Sebastian Rodriguez grew up on the island of Oahu. He graduated from Kapolei High in 2017 and is currently pursuing his bachelor’s degree in mechanical engineering with a minor in aerospace engineering at Oregon State University. Sebastian is a resilient worker who excels at thermal management and prototype development. He hopes to apply these skills in the aerospace sector- optimizing thermal management systems for efficient/green passenger transport. When he is not busy with school, Sebastian enjoys going to the beach, playing the guitar, and camping.

Home Island: O’ahu

High School: Kapolei High

Institution when accepted: Oregon State University

Akamai Project: DKIST Interpolation Database

Project Site: Daniel K. Inouye Solar Telescope (NSO/DKIST) – Makawao, Maui

Mentors: David Harrington, Andre Fehlmann, Tom Schad, Lucas Tarr

Project Abstract:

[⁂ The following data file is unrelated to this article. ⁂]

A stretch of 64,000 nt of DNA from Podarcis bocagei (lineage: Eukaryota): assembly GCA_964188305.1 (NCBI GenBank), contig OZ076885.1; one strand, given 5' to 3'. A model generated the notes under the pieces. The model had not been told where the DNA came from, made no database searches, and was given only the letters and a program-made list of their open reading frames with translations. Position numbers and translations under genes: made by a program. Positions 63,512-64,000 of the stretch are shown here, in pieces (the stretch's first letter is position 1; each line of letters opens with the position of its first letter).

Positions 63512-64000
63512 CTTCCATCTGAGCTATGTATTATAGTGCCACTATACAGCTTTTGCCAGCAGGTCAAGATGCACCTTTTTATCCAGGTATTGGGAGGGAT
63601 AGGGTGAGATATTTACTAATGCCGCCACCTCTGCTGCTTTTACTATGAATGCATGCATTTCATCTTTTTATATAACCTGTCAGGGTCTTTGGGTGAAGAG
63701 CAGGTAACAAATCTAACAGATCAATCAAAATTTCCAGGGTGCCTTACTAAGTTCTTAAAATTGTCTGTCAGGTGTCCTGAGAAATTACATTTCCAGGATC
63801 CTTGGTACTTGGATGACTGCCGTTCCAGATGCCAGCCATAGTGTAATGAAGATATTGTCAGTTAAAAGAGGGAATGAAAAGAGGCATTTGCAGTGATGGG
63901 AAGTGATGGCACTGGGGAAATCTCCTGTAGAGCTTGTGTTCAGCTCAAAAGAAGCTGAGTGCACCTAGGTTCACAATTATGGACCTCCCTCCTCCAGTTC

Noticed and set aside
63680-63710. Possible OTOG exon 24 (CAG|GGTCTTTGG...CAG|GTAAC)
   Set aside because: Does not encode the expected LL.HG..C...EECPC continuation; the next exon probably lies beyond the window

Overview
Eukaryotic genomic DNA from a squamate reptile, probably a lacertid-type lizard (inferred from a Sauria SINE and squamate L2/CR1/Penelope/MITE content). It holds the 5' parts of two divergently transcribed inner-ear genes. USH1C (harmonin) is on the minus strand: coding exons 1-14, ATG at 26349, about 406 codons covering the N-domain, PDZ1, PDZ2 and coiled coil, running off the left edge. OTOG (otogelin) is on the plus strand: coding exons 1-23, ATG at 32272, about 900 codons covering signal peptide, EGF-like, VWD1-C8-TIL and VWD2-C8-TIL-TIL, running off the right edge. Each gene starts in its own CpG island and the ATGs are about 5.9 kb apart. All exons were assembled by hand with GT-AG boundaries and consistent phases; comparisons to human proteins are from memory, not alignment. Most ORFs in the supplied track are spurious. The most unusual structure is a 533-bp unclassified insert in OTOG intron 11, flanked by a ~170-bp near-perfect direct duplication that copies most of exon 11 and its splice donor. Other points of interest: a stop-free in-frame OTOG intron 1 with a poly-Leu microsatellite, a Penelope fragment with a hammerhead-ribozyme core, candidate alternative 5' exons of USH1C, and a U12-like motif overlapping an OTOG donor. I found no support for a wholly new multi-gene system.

Daniel K.Inouye Solar Telescope (DKIST) is the world’s largest solar telescope. DKIST passes 300 watts of optical power through a complex optical path including the earth’s atmosphere at various zenith angles as well as an additional 60 meters of travel within the facility. The telescope is subject to a wide range of atmospheric factors which obscure solar radiation. Optical components are subjected to fluctuating thermal stresses, which vary with these atmospheric conditions. MODTRAN, an atmospheric simulator, had been used to design a database that interpolates wavelength and transmission data to better understand the effect thermal loads have on optics. A wide range of modeled atmospheric conditions were fed into a python program designed to calculate their impacts on the telescope’s main components. This data was packaged in a way that could easily be accessed or appended by researchers on the summit. The resulting array of atmospheric factors were analyzed and cataloged for DKIST’s calibration. Thermal calculations were derived and compared to actual telescope data. Some of the database’s outputs include: total heating flux absorbed by the optic, approximate temperature ranges at specific wavelengths, and plotted absorption curves over all of DKIST’s functional wavelength ranges. The database will help researchers evaluate the thermal strain on optical components. DKIST researchers can retrieve data from our archives to assess heating under a range of conditions.